Somin: Healthcare's Individual Mandate Unconstitutional
The "individual mandate" for the purchase of health insurance included in the healthcare bill recently enacted by Congress is unconstitutional, says Professor Ilya Somin, and lawsuits filed by various government and private groups deserve to prevail.
Somin presents arguments that neither the Commerce Clause, the Tax and Spending Clause, nor the Necessary and Proper Clause empowers Congress to force citizens to purchase a product they do not want. Defenders of the mandate typically cite those three clauses as justification that Congress is authorized to impose the individual healthcare mandate.
Most Americans will be required to purchase health insurance that meets certain government standards beginning in 2014 or be subject to a fine of up to $695 per year.
Obamacare's Unconstitutional Individual Mandate, Human Events. com, June 21, 2010. By Ilya Somin.
"Some contend that the constitutionality of the individual mandate is justified by the Spending Clause, which gives Congress the power to impose taxes to 'pay the Debts and provide for the common Defence and general Welfare of the United States.' They claim that a mandate could be justified as a 'tax' because it imposes a financial penalty. This argument ignores the obvious distinction between a tax and a financial penalty for refusing to comply with a regulation. If the defenders of the mandate are correct, Congress could require Americans to do almost anything on pain of having to pay a fine if they refuse.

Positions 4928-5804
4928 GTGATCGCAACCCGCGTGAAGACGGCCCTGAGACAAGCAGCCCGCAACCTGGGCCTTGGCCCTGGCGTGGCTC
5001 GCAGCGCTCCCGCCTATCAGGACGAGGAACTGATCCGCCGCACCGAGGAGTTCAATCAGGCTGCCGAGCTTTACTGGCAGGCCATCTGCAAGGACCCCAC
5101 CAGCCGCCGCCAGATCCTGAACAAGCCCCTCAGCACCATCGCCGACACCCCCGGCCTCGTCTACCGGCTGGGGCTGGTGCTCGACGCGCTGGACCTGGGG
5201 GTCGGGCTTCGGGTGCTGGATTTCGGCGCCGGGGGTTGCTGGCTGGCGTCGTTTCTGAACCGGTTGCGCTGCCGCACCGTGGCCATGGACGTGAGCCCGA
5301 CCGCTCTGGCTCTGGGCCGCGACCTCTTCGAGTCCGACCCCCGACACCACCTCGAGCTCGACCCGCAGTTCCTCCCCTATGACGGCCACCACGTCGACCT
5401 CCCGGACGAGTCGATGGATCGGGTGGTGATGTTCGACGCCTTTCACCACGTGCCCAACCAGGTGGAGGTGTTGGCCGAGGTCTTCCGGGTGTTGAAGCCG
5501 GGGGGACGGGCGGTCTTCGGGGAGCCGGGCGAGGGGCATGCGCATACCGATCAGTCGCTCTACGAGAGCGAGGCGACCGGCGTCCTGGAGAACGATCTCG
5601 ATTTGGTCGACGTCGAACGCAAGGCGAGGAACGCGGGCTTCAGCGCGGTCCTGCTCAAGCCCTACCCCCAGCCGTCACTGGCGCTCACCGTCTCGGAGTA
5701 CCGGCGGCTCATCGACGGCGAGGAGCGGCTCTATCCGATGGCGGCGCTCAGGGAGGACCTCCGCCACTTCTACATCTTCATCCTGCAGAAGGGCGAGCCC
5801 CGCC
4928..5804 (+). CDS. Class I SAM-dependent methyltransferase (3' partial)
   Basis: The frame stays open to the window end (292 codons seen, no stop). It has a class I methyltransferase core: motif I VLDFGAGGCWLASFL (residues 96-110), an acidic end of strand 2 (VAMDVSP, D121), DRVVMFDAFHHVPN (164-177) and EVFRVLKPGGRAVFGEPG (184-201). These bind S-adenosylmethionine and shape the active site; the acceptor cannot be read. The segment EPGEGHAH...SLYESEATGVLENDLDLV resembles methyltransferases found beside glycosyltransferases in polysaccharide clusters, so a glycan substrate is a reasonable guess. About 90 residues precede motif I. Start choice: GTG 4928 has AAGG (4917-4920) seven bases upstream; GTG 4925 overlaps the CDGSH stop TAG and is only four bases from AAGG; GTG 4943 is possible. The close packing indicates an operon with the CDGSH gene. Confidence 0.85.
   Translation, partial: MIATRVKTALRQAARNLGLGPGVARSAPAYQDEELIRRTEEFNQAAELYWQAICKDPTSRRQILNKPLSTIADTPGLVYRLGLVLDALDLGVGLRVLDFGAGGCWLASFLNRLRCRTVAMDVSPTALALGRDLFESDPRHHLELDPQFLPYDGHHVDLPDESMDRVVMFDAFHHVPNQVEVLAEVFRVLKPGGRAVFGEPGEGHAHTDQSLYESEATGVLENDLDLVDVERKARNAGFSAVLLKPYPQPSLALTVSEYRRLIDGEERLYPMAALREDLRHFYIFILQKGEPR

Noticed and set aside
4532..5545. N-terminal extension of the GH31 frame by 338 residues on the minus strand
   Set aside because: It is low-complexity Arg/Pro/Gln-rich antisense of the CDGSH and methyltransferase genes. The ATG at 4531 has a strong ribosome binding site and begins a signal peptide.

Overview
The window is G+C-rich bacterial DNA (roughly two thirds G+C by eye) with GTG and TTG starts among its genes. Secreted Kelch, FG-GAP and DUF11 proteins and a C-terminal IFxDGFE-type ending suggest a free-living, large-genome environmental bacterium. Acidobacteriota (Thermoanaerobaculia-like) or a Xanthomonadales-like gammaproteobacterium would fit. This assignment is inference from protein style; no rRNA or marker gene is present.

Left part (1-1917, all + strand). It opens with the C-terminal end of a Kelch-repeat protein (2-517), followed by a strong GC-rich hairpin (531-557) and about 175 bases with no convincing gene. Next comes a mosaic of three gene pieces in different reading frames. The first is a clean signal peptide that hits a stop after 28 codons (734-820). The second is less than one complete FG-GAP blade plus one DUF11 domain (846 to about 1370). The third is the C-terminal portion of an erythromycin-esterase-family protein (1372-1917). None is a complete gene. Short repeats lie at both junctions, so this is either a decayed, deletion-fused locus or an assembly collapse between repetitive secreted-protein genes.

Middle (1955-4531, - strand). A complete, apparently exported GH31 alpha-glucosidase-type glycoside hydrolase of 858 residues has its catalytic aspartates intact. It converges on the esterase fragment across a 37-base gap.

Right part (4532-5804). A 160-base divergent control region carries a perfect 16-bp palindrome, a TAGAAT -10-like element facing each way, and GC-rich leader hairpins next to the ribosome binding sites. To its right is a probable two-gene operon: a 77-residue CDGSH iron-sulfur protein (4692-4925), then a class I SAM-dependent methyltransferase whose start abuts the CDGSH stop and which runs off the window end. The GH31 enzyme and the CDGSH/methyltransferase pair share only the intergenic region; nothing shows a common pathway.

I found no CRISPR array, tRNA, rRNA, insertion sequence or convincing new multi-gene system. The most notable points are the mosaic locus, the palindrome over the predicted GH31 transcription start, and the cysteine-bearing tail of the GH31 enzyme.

"Even if the mandate is a 'tax,' it still can’t be justified under the Tax Clause. That provision doesn’t give Congress the power to enact any taxes it wants, but only those that 'pay the Debts and provide for the common Defence and general Welfare of the United States.'
'“general welfare' to mean virtually any purpose that Congress believes to be beneficial. This approach renders most of the rest of Congress’ constitutional powers redundant because it would enable Congress to control virtually any activity merely by imposing a financial penalty on anyone who refuses to comply. Indeed, this broad interpretation of 'general welfare' even makes the rest of the Tax Clause itself superfluous. If the words 'general welfare' give Congress the power to tax and spend for any purposes it likes, surely that includes the power to do so for purposes of providing for 'the common defence' and paying the national debt."